Flooding threatened this North Carolina town’s infrastructure, so it turned to nature to help.

Like many cities across the country, Hendersonville, North Carolina, is grappling with how to protect its residents and infrastructure from extreme weather events, which have increased fourfold nationally since 1980.

The western part of the state, where Hendersonville is located, recorded its wettest period on record between 2015-2018 [PDF]. This influx of water accelerated streambank erosion and threatened the city’s critical sewer and drainage infrastructure, which was not built to withstand the new normal of extreme rainfall.

City officials turned to nature to address the problem. In so doing, they better protected their infrastructure and provided a model for other municipalities seeking solutions to address similar challenges.

These three strategies contributed to Hendersonville’s success.

1. Natural solutions can save costs and build long-term resilience

Public works departments often rely on riprap, sandbags or other structural solutions to shore up eroding streambanks. While these measures are relatively inexpensive, costs add up over time as these approaches fail to address the root cause of erosion, which occurs when streams are unable to access their floodplains during heavy rain events.

Hendersonville instead found a solution that would address the underlying cause of erosion while also providing environmental and aesthetic benefits.

The Multi-Area Streambank Restoration Project will restore nearly 2.5 miles of stream to protect buried sewer infrastructure from streambank erosion and to reduce the likelihood of sanitary flow reaching waterways.

Stream restoration involves a mix of engineering, heavy equipment operation and ecological design to return an impaired or eroding stream to its natural form. This work includes recontouring eroding streambanks to create floodplains that slow and retain excess water during storms, using logs or boulders to create pools and capture silt and sand, and planting native vegetation to shade the stream and protect the soil.

The city selected ecological methods instead of structural measures because stream restoration is the longest lasting and most aesthetically pleasing way to protect infrastructure. Once complete, officials expect the project to provide lasting protection for sewer infrastructure while also improving water quality, providing wildlife habitat and reducing flood risk during storm events.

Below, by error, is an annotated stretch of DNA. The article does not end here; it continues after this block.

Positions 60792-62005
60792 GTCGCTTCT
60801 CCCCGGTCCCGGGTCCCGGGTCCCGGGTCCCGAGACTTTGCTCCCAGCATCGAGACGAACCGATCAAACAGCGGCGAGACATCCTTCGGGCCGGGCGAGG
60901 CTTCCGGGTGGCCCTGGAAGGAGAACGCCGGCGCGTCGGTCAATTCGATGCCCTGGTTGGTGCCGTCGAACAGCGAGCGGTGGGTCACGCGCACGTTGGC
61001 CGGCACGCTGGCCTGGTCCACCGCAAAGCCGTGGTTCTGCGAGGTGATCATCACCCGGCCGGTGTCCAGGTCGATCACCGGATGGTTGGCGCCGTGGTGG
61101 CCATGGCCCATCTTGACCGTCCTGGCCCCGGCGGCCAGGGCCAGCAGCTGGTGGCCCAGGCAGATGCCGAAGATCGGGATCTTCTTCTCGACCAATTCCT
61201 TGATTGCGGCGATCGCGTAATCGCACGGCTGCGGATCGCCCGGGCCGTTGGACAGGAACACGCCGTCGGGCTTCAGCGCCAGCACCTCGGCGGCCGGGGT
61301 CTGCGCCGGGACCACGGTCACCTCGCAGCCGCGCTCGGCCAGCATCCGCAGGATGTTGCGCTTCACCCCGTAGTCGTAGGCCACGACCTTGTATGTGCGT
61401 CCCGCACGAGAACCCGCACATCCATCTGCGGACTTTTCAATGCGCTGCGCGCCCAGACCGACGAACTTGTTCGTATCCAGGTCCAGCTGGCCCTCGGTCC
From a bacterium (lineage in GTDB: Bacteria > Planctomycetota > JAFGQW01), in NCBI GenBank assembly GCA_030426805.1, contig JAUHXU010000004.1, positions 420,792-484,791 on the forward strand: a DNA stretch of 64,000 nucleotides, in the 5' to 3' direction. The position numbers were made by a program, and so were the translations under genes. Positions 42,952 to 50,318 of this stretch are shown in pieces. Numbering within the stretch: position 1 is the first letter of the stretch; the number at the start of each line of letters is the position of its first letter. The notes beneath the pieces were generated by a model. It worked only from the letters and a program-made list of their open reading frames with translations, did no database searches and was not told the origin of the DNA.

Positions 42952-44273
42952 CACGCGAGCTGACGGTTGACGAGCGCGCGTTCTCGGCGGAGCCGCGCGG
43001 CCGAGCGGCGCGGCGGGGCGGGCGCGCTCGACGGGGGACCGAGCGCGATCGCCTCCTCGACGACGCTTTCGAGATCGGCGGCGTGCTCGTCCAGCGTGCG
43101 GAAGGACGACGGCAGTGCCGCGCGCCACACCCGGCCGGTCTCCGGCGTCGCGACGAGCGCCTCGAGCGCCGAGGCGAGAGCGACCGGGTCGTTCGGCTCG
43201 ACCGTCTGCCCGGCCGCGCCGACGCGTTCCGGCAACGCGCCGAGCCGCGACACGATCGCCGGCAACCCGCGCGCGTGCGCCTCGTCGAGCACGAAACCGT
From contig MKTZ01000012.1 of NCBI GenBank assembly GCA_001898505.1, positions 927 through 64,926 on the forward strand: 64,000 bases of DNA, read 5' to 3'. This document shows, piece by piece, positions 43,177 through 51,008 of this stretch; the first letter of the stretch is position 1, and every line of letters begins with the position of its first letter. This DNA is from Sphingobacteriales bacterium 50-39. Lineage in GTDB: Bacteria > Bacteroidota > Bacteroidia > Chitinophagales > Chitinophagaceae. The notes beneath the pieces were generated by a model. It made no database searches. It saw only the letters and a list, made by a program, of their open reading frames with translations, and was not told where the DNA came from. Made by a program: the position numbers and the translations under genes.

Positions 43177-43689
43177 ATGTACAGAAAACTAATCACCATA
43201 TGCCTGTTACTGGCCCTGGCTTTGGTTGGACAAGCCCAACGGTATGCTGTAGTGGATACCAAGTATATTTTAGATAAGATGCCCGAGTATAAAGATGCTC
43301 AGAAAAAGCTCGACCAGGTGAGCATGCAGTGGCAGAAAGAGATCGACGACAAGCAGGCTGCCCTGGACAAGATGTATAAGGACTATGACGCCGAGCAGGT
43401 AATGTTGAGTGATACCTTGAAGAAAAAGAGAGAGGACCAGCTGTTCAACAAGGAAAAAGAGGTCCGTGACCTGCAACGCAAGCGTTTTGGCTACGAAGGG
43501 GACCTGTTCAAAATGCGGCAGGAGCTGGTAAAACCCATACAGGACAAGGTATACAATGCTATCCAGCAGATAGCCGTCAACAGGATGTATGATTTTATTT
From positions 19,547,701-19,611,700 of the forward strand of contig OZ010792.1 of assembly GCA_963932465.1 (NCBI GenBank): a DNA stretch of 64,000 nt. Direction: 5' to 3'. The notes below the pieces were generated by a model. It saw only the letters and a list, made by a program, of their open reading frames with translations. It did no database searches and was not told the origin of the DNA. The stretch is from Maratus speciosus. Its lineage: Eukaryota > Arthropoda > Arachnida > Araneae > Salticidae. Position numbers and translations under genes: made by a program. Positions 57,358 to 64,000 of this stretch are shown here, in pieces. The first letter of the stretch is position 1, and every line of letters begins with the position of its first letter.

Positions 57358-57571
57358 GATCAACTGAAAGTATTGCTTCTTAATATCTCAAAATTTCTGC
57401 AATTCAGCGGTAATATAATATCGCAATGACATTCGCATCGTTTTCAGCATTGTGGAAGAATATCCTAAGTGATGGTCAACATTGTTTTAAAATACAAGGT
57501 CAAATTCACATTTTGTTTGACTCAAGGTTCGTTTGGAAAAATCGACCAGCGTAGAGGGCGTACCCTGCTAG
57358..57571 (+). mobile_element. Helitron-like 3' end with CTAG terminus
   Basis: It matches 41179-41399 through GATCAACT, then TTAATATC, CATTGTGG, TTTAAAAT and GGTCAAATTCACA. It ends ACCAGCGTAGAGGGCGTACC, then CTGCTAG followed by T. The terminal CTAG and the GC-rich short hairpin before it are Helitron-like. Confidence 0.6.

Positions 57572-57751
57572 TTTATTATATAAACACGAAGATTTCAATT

2. Creative financing helps get projects off the ground

Hendersonville officials sought creative funding opportunities for the restoration project.

The North Carolina Division of Water Infrastructure provides 0% interest loans to municipalities that implement certain approved practices for water quality, including stream restoration. These loans come out of the state’s Clean Water State Revolving Fund [PDF], which receives grant money from the U.S. Environmental Protection Agency and grows as loans with interest are repaid.

Hendersonville secured approximately $3 million from the state’s revolving fund at a 0% interest rate and will repay the loan using revenue from the city’s water and sewer enterprise fund. The combination of a zero-interest loan and a dedicated water and sewer fund enabled the city to holistically address its infrastructure risk. This city in North Carolina used natural solutions to build long-term resilience to flooding, while also protecting critical infrastructure. Here's how. Share on X

3. Staff development and public engagement create lasting buy-in

Hendersonville’s approach provides lessons for other municipalities interested in addressing infrastructure risk from stream erosion. First, education matters. Staff from Hendersonville participated in the Stream Restoration Program at North Carolina State University to better understand the advantages of ecological restoration.

Second, engage the public. Hendersonville’s restoration project consists of over a dozen restoration sites, many of which were initially discovered and monitored by property owners. In addition to empowering the public to identify areas of concern, city staff involved property owners in project design by hosting open houses to show them project plans and allow them to ask questions and provide feedback. This trusted partnership between the city and its residents led to the success of the overall effort.

As municipalities across the nation grapple with how to manage waterways and protect infrastructure as a changing climate brings heavier, more variable rainfall, Hendersonville’s streambank restoration project provides an important model for how to bring together nature, funding and people to build long-term resilience.

A sloped streambank gives way to a broad, flat floodplain, reducing erosion risk for existing sewer infrastructure. Photo courtesy of the City of Hendersonville and Baker Grading and Landscaping.

A longer version of this blog post appears in Stormwater Magazine. You can read the case study in full on their website here.

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  1. A.betts
    Posted October 24, 2020 at 10:08 am | Permalink

    Part of the problem is that the county is getting very overbuilt that the water is being diverted to other areas. People don’t seem to consider flooding before they build then want to be bailed out when it does flood.
    Poor planning!

  2. M C Avery-Trujillo
    Posted October 28, 2020 at 7:12 am | Permalink

    Excellent articles! Thank you